Following a swift backlash, Halle Berry has apologized for remarks she made in an Instagram Live video over the weekend in which she said she was prepping to play a trans man in a film.
Berry, who broke ground as the first Black woman to win the Best Actress Oscar (for Monster's Ball in 2003) apologized for her statements on Monday, which GLAAD used as an example of listening and using one's platform to amplify the needs of the trans community.
"Over the weekend I had the opportunity to discuss my consideration of an upcoming role as a transgender man, and I'd like to apologize for those remarks. As a cisgender woman, I now understand that I should not have considered this role, and that the transgender community should undeniably have the opportunity to tell their own stories," Berry tweeted. "I am grateful for the guidance and critical conversation over the past few days and will continue to listen, educate and learn from this mistake. I vow to be an ally in using my voice to promote better representation on-screen, both in front of and behind the camera."
GLAAD also suggested that people should learn more about trans visibility and representation in film and TV and how trans folks have historically been shut out of telling their own stories by watching the Netflix documentary Disclosure.
As Berry's statement about her desire to play a trans role gathered steam over the weekend, calls to cancel her were swift.
"[It's] a character where the woman is a trans character, so she's a woman that transitioned into a man. She's a character in a project I love that I might be doing," Berry said.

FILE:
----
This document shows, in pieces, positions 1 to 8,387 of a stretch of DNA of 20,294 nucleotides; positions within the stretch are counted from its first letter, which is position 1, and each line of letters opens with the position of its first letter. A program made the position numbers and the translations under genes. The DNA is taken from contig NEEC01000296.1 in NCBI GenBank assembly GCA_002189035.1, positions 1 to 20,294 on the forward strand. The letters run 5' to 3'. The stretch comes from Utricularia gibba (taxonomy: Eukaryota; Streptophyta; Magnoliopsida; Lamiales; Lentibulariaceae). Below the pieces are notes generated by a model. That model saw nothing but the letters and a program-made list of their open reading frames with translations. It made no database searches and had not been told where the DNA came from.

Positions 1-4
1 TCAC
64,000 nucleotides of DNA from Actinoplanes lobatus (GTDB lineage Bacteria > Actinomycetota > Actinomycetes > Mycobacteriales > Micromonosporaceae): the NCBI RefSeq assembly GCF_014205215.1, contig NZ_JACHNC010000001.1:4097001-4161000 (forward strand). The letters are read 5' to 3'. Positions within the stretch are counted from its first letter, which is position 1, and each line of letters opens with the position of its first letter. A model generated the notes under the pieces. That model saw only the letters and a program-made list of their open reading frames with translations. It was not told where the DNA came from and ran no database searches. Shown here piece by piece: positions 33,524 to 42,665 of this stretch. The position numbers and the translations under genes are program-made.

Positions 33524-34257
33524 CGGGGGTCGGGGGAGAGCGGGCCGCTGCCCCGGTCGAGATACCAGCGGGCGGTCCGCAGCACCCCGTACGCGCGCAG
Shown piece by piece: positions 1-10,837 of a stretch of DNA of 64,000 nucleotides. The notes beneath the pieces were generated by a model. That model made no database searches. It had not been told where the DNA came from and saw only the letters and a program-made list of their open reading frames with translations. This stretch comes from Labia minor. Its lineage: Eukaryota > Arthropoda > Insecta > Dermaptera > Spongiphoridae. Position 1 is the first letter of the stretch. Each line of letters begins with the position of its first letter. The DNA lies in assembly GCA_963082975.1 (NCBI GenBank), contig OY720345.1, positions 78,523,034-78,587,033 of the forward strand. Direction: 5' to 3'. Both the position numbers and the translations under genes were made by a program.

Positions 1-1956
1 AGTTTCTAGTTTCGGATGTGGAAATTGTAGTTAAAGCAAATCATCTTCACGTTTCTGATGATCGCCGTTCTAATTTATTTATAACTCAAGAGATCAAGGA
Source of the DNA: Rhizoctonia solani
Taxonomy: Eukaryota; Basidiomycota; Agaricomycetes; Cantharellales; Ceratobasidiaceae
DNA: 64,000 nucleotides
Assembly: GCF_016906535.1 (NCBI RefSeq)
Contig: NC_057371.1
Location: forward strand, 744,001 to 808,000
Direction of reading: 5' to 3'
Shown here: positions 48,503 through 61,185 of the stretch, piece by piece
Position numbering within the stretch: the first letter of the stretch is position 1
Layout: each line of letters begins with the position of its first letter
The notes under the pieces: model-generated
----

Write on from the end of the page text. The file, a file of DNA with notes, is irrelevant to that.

"Who this woman was is so interesting to me, and that will probably be my next project," she said, which also drew ire for her misgendering of the character.
The Disclosure documentary responded to Berry's initial statements.
Berry's remarks follow years of conversations in the zeitgeist about the problems with cisgender actors taking on trans roles. Those who've been called out for playing trans even as cisgender awards circles like the Emmys and the Oscars have rewarded some of them include Jeffrey Tambor, Jared Leto, Eddie Redmayne, Michelle Rodriguez, Scarlett Johansson, and Matt Bomer. Johansson famously doubled down against the notion that she shouldn't play trans to make room for trans people to tell their own stories and also to ensure jobs for trans actors. But after much back and forth, she admitted to "mishandling" the pushback she received.
While Berry was called out for her initial remarks, her apology was widely met with positive responses for her vow to listen to and amplify trans voices.